An Ontario judge has ordered the federal government to pay $20 million for placing mentally ill inmates in solitary confinement, with the money earmarked to boost mental health supports in correctional facilities.
In a ruling issued this week, Ontario Superior Court Justice Paul Perell says the Correctional Service of Canada violated the charter rights of thousands of inmates who filed a class-action lawsuit against the agency over its use of administrative segregation.
Perell found those who were involuntarily placed in administrative segregation for more than 30 days, or voluntarily for more than 60, experienced a systemic breach of their rights under the Charter of Rights and Freedoms.
Compensation for individual members of the class has also not yet been determined and submissions will be heard at a future date.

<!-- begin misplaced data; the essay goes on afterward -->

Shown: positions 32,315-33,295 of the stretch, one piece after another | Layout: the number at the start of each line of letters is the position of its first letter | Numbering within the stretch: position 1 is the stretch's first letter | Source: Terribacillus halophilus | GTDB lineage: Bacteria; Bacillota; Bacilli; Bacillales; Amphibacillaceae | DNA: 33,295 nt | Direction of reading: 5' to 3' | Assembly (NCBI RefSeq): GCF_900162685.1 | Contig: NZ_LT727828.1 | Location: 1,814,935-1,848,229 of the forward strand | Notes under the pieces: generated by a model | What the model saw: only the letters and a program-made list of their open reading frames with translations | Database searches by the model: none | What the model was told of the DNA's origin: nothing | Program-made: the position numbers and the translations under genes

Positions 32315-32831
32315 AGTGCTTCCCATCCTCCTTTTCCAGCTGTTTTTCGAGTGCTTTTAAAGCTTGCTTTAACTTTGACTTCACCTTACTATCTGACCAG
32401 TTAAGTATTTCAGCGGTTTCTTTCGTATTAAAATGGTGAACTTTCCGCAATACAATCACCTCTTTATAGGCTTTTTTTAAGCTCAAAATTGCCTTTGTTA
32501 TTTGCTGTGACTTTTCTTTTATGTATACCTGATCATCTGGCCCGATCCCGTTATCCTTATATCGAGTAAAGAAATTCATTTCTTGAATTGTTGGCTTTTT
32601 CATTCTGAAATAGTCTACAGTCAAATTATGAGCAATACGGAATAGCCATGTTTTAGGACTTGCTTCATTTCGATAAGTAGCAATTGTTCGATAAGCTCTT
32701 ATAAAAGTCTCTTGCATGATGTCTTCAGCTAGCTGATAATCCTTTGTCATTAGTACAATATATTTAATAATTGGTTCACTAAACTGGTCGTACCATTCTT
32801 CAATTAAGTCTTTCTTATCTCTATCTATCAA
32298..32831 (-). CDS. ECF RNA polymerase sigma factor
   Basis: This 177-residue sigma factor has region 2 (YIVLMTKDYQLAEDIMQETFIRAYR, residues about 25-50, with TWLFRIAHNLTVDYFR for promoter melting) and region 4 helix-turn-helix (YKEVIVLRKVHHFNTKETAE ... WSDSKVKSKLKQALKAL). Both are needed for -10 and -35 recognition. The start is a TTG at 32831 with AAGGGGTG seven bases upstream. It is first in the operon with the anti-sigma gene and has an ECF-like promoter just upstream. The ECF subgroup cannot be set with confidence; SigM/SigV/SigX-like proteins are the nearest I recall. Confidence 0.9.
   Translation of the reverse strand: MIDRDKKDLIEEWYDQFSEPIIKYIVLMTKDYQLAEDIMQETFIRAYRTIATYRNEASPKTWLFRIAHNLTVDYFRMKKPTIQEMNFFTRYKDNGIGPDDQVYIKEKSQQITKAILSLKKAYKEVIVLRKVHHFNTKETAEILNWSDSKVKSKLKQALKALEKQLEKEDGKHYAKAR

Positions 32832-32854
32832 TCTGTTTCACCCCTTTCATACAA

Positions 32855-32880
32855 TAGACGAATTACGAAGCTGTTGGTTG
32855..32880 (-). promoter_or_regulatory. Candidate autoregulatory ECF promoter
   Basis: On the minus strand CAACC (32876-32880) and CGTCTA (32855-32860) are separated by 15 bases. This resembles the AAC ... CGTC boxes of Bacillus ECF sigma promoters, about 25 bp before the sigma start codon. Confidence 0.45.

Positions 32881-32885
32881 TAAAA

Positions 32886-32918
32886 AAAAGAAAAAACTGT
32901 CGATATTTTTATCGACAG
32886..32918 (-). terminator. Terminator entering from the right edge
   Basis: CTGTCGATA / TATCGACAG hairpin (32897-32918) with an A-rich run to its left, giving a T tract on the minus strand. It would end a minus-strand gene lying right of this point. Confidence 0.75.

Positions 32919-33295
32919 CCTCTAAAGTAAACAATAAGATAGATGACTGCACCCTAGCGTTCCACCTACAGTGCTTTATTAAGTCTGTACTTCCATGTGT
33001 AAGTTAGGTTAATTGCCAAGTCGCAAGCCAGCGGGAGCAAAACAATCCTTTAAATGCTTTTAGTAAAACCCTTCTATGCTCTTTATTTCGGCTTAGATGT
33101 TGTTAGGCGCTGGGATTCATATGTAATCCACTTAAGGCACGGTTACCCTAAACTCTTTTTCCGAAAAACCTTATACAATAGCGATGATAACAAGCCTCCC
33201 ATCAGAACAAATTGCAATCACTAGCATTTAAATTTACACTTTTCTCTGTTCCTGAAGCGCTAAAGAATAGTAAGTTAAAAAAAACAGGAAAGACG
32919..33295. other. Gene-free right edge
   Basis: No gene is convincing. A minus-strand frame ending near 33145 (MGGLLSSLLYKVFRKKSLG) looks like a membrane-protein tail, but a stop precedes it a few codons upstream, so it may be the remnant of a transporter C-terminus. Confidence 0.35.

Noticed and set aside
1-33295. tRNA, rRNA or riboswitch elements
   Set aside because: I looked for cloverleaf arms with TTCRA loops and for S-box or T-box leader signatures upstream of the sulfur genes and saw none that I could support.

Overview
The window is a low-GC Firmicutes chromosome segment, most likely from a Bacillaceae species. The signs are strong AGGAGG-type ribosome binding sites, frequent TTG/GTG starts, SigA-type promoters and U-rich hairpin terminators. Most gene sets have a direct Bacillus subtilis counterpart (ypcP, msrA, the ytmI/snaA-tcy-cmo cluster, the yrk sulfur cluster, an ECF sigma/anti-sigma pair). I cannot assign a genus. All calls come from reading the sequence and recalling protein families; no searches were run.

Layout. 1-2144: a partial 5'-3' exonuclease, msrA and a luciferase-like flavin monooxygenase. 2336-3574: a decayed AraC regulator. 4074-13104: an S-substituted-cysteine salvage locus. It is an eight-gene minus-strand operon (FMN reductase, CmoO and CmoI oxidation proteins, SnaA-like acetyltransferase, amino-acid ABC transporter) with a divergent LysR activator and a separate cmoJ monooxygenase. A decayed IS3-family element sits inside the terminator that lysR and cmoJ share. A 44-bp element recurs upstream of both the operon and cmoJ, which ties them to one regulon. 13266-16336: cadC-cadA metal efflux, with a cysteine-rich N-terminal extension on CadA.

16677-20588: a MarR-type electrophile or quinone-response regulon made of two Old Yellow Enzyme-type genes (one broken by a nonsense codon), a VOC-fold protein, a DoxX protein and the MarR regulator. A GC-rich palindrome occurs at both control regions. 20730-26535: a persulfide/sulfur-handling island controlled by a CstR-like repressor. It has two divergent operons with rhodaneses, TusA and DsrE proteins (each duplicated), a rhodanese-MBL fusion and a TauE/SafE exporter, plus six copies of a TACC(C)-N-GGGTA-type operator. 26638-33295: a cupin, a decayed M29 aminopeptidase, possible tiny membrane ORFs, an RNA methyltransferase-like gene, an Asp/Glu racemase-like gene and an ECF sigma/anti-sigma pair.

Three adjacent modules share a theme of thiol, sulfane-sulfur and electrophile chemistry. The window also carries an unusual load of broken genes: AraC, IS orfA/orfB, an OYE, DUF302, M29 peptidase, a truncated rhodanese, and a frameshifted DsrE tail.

$20M to go to additional resources
The judge says the $20 million will go to “additional mental health or program resources” in the penal system as well as legal fees.
The Correctional Service of Canada did not immediately respond to a request for comment.
Administrative segregation is used to maintain security when inmates pose a risk to themselves or others and no reasonable alternative is available.
Ontario’s top court has given federal government until April 30 to fix its solitary confinement law, while B.C.’s has extended the deadline to June 17.
The government has pointed to Bill C-83, now before the Senate, which eliminates administrative segregation and replaces it with “structured intervention units” meant to emphasize “meaningful human contact” for inmates and improve their access to programs and services.